NASW-Nevada Executive Director J.D. Fripp said that even though he is not a professional social worker, he has been one in spirit since he was a small child growing up on welfare in New York City.
“I was at the heart of Harlem, in terms of social economics,” he said.
As a kid, Fripp would sometimes accompany his grandmother to the welfare office. His family was very poor, he said, and he remembers the social workers who helped during the visits.
“I distinctly remember the days of sitting across the desk of a social worker, and back then, we got food stamps, and government-issued cheese and peanut butter” Fripp said. “I knew even then I wanted to see ways of helping people.”
Despite his humble beginnings, Fripp said his grandmother instilled an ethic into him and his siblings to give back to the community and work hard. A talented basketball player and academically prone to excel, Fripp won academic and athletic scholarships that took him first to an elite boarding school in upstate New York, and later to Stanford University in California.
“In high school, I initially wanted to do something with people or politics, and sociology and political science were my major areas of interest,” he said.
Fripp’s academic journey led him to graduate from the University of California at Santa Barbara with a bachelor’s degree in sociology, and later a master’s in education from Evergreen State College in Olympia, Wash. He admits it’s a little unusual to be an executive director at NASW without formal social work degrees, but in a way he sees it as a good thing.
“One of the things that I really appreciated is that while I know that (NASW was) looking for someone who is a social worker, I bring a certain set of skills and neutrality to a profession that needs new thoughts and new ways of doing business,” he said. “And I’m pretty good at taking an uncertain beginning and bringing a certainty to it.”
Fripp has been the NASW-Nevada ED for more than a year, and came to the position after working for more than 15 years in a variety of roles, including leading start-up organizations; providing leadership to agencies assisting families with at-risk, in-crisis children; and actively participating in legislative advocacy.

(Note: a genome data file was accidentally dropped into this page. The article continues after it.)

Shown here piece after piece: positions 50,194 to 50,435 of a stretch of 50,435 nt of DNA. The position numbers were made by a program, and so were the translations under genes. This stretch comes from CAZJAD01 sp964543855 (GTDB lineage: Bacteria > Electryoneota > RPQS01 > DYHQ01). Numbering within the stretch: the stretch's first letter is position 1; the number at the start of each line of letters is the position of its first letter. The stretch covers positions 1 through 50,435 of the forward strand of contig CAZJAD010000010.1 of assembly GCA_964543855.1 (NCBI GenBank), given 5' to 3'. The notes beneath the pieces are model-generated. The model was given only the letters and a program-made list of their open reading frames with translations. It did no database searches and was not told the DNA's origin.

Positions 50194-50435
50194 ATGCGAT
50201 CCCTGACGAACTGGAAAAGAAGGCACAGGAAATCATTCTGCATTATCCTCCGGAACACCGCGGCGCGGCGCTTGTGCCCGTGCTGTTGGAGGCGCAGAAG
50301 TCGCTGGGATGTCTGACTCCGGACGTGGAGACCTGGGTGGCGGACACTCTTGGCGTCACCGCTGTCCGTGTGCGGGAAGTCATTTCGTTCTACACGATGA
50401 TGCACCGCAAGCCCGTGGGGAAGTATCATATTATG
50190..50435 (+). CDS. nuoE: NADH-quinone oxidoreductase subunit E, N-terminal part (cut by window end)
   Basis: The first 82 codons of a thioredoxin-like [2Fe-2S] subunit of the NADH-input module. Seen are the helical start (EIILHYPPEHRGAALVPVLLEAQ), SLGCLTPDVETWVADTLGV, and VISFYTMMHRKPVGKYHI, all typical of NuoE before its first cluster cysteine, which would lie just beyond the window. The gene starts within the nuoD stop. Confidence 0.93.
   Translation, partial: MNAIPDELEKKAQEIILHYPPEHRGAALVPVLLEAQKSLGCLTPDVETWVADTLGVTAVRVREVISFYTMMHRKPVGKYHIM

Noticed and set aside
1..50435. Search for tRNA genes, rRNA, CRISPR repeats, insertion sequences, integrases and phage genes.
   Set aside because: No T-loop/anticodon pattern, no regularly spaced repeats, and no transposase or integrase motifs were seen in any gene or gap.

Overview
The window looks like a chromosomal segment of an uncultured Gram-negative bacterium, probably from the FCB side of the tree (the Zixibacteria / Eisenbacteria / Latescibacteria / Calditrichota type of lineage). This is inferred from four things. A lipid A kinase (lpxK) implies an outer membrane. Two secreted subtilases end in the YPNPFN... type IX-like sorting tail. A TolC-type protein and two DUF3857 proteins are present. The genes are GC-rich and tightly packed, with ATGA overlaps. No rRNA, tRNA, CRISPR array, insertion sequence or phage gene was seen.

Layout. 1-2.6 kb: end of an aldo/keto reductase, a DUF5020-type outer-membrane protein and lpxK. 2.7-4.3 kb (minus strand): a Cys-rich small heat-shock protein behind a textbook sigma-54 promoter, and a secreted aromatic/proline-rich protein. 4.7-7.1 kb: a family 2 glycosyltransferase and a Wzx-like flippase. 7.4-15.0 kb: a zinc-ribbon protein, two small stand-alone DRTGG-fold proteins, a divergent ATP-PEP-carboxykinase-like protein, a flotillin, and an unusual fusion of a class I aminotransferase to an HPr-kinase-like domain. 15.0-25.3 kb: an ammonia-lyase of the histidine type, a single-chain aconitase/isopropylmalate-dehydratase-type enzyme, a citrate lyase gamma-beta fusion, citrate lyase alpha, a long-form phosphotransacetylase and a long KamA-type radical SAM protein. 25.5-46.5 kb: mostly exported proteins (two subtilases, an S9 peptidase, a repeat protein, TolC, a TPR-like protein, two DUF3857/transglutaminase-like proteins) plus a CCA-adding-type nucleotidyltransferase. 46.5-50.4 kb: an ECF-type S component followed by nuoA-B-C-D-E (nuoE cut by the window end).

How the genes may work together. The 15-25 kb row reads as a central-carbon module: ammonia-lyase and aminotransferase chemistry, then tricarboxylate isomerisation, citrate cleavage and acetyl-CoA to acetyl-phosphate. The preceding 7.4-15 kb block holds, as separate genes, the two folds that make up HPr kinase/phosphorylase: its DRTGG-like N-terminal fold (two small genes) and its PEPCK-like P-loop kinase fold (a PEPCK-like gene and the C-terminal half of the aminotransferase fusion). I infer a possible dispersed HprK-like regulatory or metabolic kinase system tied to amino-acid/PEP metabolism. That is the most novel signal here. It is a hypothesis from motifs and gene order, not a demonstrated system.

“ ... Being at NASW offers me an opportunity to get in an environment to help a lot of folks, and I want to continue to build upon the help factor,” he said.
Membership for the Nevada Chapter is steady at 660, Fripp said, and there are several projects he is planning to implement. These involve outreach to attract more members and engaging technology so existing members get the most out of their membership.
“Nothing gives me greater joy than giving social workers greater tools to help people,” he said. “And nothing pains me more than hearing a social worker say they were sitting across from a kid, trying to help, and they wish they had updated information sources to help them.”
Nevada has vast rural expanses, Fripp said, and he wants to expand teleconferencing ability to gain chapter visibility in those rural areas and to have more of an online presence. It would also allow social workers to avoid driving hundreds of miles to attend meetings. He said he also wants the chapter to be effective and continue to grow.
“Our membership will increase, but we have to be relevant to that social worker behind the desk and in the field,” he said. “Our outreach is involving the local mom-and-pop organizations that have social workers within them.”
Those tend to be hidden, and the goal is to reach out to them and the rural community, he said.
Although Fripp’s grandmother is no longer with him, he said she would be very happy and proud of him and his siblings.
“I have a brother who is a social worker, a police officer sister, and myself trying to put a hand in there to help,” he said. “This is what my grandmother taught all of us to do — give back.”